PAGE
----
Can you hook up a VCR? This is slightly more complicated -but only slightly (about the same as hooking up a DVD player). Depending on the number of units you will be connecting for the DVM-300 to manage, you are likely to complete the process in minutes. Yes, I said MINUTES. The large, easy to follow Quick Setup guide is more than adequate to lead even the least tech savvy among us to successful FireBall integration. Note: You MUST have the unit connected to the Internet in order to access it. There is no getting around it. As I struggled with my router, I tried to power up the unit because... well, because it's a $5k box and I wanted to play with it. Without an Internet connection, you can't get past the first screen. The Escient doesn't have an internal WiFi card so a physical connection must be made. Once connected to the Internet, though, the setup takes... well, about a minute.
There is a user manual and available online support for the FireBall, but truthfully, the thing is pretty self-explanatory. Every menu is well laid out, the setup and option screens have easy to understand labels, and frankly, anyone that can operate a Denon 3805 (or program a VCR for that matter) is probably going to ignore the manual for the most part. Some of the functions that I "discovered" included:
- Using the included wireless keyboard, the first two letters you type will be used for a search.
- If you have WiFi in your house, you can log into the FireBall, and control it (including all the setup and option menus). All you need to do is go into the options (using the keyboard or remote), select network , and give the FireBall a name. Type that name into the URL location on Explorer or Safari and whamo! You have all the control you would with the remote.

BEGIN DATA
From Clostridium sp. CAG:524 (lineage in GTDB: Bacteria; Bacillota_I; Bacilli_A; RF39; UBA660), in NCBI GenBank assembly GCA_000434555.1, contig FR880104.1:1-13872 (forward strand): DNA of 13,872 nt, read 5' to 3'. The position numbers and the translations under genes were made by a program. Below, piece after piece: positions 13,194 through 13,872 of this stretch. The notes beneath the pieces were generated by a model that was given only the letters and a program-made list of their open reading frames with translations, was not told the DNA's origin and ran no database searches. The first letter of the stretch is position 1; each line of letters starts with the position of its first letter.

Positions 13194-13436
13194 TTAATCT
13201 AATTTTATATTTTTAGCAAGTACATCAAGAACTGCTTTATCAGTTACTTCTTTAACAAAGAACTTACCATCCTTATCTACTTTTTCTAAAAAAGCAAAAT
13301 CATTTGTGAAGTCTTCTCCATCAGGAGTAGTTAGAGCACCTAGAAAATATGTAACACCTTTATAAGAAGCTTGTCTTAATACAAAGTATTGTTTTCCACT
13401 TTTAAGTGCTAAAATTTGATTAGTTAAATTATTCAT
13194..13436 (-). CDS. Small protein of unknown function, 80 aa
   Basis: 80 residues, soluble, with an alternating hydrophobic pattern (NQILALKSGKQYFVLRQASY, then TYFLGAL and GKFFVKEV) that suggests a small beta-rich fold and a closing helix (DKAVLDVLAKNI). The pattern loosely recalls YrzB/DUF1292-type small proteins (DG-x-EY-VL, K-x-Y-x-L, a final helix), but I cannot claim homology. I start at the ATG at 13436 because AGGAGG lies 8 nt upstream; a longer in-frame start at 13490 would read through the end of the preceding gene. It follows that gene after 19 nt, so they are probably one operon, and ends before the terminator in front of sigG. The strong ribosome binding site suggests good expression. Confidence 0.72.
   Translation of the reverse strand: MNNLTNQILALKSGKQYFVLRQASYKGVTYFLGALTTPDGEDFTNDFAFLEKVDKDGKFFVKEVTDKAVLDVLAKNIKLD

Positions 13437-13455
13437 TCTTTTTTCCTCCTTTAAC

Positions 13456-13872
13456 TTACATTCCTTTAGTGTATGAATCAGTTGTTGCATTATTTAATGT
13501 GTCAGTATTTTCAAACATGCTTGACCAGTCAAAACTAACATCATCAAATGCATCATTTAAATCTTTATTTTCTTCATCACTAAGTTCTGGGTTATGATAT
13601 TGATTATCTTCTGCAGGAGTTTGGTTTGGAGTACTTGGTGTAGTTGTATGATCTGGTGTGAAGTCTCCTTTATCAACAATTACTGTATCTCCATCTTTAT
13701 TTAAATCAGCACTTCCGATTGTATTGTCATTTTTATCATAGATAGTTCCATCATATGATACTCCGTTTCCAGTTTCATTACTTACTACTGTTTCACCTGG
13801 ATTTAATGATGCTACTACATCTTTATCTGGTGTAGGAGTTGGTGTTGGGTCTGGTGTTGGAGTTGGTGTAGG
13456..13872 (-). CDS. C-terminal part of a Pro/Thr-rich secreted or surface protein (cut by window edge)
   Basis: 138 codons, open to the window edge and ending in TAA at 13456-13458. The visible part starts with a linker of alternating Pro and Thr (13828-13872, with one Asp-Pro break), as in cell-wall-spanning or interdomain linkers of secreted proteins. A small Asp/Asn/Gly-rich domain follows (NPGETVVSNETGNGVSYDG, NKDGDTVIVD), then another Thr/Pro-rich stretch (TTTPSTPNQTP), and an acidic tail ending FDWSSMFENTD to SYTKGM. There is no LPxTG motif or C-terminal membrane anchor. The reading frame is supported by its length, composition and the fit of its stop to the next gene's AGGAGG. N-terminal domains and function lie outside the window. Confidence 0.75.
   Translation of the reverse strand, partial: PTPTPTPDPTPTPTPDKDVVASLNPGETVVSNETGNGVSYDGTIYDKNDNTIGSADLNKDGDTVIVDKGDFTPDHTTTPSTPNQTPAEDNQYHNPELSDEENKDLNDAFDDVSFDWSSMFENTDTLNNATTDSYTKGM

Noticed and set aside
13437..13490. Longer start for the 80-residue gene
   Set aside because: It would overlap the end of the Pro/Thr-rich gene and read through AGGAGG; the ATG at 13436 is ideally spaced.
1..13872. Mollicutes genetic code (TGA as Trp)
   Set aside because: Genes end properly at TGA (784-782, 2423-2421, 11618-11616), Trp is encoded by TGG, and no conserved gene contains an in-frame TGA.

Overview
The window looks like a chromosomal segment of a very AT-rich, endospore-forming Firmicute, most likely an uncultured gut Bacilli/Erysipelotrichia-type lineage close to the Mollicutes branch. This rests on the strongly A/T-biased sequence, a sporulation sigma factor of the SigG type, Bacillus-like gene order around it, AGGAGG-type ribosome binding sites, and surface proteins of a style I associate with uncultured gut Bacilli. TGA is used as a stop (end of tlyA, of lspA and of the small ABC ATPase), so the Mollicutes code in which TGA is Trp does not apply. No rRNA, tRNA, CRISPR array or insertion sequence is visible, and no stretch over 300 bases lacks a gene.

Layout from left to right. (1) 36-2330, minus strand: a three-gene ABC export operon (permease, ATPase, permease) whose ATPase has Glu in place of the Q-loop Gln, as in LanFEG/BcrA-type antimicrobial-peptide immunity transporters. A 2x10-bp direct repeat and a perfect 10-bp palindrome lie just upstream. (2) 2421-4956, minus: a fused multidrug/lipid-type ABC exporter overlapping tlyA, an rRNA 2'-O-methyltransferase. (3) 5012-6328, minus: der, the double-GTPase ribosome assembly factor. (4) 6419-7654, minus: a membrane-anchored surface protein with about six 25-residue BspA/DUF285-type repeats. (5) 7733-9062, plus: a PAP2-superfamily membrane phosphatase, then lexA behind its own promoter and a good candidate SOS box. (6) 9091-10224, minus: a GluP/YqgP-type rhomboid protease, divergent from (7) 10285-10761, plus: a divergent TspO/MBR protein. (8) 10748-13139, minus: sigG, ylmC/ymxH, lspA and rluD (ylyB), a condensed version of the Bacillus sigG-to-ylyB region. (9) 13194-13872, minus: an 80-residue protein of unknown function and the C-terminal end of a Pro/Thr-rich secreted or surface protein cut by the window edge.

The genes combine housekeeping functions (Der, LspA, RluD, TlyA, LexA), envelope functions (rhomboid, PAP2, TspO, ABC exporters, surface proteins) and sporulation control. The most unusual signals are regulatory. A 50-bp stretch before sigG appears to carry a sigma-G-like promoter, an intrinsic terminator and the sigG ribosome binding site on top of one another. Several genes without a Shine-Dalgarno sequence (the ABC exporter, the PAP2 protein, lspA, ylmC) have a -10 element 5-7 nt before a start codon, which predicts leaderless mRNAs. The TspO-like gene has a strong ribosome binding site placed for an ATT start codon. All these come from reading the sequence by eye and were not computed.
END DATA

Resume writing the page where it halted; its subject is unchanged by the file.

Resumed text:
- When you control the FireBall with a computer, the display on the TV doesn't follow exactly what you see on the computer, allowing you to do things like watch a movie on the main system while browsing the movie library or making edits to other discs via the Internet UI.
- You need to have the unit on "display and play" rather than "record and eject" if you want to duplicate a disc. Otherwise you need to use the "create a mixed CD" option when recording.
- The guide followed by the menu/view buttons are your friends. Use them well, use them often.
Set up and Performance - Movies
400 DVDs! That's a lot... and if you utilize the maximum capacity with three DVD changers, it handles 1200 DVDs. To be honest, I have been resisting the urge to purchase a bunch of DVDs, mostly because I get "the look" whenever I bring another one home. Well, I decided that I'd stick 20 in the massive Sony DVP-CX777ES 400 disc DVD/CD changer and extrapolate from there. Being an evil reviewer, I made sure to include some of my more obscure and bonus discs in hopes of "tripping up" the recognition software. Well, it took an average of 26 seconds per disc (so a full 400 should take around 3 hours) - not too shabby. And once it is done, it's done! You can actually disconnect the FireBall from the Internet and, as long as you don't try to make any changes, it will store those discs in its memory. This means that if you wanted to transport the Escient somewhere you could do so without having to re-identify all your movies and music.